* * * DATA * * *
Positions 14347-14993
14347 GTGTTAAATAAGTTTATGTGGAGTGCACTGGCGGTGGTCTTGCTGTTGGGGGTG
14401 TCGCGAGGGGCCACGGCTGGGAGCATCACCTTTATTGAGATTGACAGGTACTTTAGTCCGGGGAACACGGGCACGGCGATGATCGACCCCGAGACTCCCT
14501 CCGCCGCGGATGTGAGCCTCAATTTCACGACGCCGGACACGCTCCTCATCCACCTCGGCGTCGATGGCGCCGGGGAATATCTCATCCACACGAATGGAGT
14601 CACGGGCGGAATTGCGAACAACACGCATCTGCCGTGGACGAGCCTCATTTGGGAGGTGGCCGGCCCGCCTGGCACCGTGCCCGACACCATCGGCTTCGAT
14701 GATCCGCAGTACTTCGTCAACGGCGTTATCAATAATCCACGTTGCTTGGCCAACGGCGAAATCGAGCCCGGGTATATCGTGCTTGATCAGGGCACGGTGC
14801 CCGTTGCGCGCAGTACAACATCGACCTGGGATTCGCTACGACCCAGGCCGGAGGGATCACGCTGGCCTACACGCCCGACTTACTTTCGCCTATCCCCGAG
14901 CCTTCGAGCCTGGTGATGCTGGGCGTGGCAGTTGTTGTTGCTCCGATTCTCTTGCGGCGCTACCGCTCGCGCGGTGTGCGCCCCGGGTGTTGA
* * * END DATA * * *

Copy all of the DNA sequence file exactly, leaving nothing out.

Positions 14347-14993
14347 GTGTTAAATAAGTTTATGTGGAGTGCACTGGCGGTGGTCTTGCTGTTGGGGGTG
14401 TCGCGAGGGGCCACGGCTGGGAGCATCACCTTTATTGAGATTGACAGGTACTTTAGTCCGGGGAACACGGGCACGGCGATGATCGACCCCGAGACTCCCT
14501 CCGCCGCGGATGTGAGCCTCAATTTCACGACGCCGGACACGCTCCTCATCCACCTCGGCGTCGATGGCGCCGGGGAATATCTCATCCACACGAATGGAGT
14601 CACGGGCGGAATTGCGAACAACACGCATCTGCCGTGGACGAGCCTCATTTGGGAGGTGGCCGGCCCGCCTGGCACCGTGCCCGACACCATCGGCTTCGAT
14701 GATCCGCAGTACTTCGTCAACGGCGTTATCAATAATCCACGTTGCTTGGCCAACGGCGAAATCGAGCCCGGGTATATCGTGCTTGATCAGGGCACGGTGC
14801 CCGTTGCGCGCAGTACAACATCGACCTGGGATTCGCTACGACCCAGGCCGGAGGGATCACGCTGGCCTACACGCCCGACTTACTTTCGCCTATCCCCGAG
14901 CCTTCGAGCCTGGTGATGCTGGGCGTGGCAGTTGTTGTTGCTCCGATTCTCTTGCGGCGCTACCGCTCGCGCGGTGTGCGCCCCGGGTGTTGA